Who You Think I Am review: Juliette Binoche fakes it for love

Binoche reinvents herself online as a much younger woman in this none-too-subtle addition to the ‘cougar’ cycle.

Who You Think I Am is streaming on Curzon Home Cinema


Juliette Binoche as Claire Millaud in Who Do You Think I Am

Juliette Binoche as Claire Millaud in Who Do You Think I Am

There is something initially promising about this story of a middle-aged university lecturer, Claire (Juliette Binoche), who reinvents herself online as the gorgeous young ‘Clara’, on the rebound from disappointing men. The film begins with a passionate sex scene between Claire and her younger lover, Ludo (Guillaume Gouix); but he soon ditches her over the phone. From conversations with her two adolescent sons, we understand that her separation from ex-husband Gilles (Charles Berling), now with another woman, has been rancorous. This sets the scene for Claire’s virtual seduction of Alex (François Civil), Ludo’s even younger business partner.

For a while, it looks as though Who You Think I Am is going to comment on the unbalanced power relations between men and women, which see older women relegated to the scrapheap while older men enjoy younger women – as one of Claire’s friends says, “You say cougar for a woman, but what is the word for a man?”

Unfortunately, and despite Binoche’s typically nuanced performance, the film’s critique of sexist ageism more or less ends there. As the story unfolds, through her conversations with therapist Dr Bormans (Nicole Garcia), Claire appears increasingly desperate and unsympathetic, her actions amounting to the manipulation of an innocent young man; meanwhile, she is neglecting her children. When she reveals that the photographs of the extremely beautiful ‘Clara’ are of her niece Katia (Marie-Ange Casta), who now lives with her husband, the story becomes a cliché about the revenge of a bitter woman who can’t move on. References to Les Liaisons dangereuses become a none too subtle warning that manipulative women end badly; indeed, after the false dénouement of Alex’s suicide, her own death is one of the endings that emerge through the book Claire writes as part of her therapy.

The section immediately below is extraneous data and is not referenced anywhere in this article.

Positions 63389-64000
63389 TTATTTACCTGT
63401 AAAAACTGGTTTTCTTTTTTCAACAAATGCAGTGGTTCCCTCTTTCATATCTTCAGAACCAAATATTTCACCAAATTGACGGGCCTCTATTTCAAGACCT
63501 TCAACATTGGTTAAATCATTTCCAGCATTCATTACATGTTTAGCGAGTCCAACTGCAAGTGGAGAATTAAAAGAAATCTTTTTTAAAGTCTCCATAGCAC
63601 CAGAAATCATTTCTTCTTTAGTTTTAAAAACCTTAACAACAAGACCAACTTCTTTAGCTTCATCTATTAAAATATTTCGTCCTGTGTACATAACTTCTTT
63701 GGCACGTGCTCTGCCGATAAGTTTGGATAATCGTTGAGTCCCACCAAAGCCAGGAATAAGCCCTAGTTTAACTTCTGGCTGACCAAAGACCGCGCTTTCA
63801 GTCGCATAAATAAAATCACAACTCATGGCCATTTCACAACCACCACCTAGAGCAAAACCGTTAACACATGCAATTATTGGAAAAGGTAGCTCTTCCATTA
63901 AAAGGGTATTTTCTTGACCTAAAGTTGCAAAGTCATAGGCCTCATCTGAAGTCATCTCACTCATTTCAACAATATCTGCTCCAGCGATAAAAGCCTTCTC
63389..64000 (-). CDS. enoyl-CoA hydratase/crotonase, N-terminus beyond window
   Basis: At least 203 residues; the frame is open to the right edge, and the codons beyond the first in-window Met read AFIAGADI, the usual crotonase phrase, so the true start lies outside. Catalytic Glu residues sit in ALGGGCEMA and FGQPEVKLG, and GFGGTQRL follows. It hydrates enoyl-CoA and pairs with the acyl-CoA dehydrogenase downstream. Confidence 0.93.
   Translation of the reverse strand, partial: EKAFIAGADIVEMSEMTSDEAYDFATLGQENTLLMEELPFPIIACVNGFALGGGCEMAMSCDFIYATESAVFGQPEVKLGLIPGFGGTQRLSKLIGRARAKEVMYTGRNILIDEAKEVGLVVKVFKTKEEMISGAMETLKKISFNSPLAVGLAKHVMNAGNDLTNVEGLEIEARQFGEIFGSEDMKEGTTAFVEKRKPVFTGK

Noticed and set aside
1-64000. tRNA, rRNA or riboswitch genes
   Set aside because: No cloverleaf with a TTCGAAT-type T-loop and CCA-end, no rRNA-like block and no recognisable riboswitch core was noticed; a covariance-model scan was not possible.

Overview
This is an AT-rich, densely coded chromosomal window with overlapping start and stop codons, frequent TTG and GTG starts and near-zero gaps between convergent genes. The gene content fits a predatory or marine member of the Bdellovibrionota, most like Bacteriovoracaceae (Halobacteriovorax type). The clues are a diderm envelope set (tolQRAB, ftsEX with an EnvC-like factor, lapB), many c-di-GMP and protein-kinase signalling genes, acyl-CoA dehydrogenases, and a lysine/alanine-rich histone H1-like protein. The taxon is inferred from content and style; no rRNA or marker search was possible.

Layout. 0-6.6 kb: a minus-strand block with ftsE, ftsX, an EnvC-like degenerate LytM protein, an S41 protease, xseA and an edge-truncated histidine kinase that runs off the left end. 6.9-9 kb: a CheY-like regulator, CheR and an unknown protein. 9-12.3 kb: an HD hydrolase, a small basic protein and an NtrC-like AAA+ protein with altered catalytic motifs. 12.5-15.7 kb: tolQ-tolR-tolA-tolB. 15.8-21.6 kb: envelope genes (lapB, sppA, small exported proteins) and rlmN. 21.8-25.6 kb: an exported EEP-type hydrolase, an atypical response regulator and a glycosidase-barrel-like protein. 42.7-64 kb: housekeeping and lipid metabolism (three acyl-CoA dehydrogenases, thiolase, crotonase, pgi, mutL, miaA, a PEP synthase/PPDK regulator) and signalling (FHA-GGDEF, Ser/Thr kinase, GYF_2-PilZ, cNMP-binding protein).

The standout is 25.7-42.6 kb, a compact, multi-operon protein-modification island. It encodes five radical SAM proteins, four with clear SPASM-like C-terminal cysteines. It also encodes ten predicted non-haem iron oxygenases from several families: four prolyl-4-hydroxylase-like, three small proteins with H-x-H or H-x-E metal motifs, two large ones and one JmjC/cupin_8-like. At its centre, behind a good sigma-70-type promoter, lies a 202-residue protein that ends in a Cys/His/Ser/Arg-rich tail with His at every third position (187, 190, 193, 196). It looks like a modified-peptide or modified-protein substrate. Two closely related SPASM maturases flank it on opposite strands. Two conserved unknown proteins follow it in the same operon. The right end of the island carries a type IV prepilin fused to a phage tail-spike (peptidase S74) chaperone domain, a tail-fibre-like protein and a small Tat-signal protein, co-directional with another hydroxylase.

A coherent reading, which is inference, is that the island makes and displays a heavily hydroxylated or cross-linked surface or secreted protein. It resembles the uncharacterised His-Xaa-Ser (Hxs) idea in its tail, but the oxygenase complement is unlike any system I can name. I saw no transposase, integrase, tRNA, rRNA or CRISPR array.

Despite its subject, the film offers few insights into social media beyond Claire’s description of them as “both shipwreck and lifeboat”, and the visual evocation of a cold, mineral world where technology isolates human beings. Who You Think I Am is based on a novel (by Camille Laurens) which multiplies and contrasts points of view, but director Safy Nebbou’s adaptation flattens out the narrative to Claire’s perspective. The saving grace is that she is incarnated by Juliette Binoche, who needs no younger avatar to be seductive.


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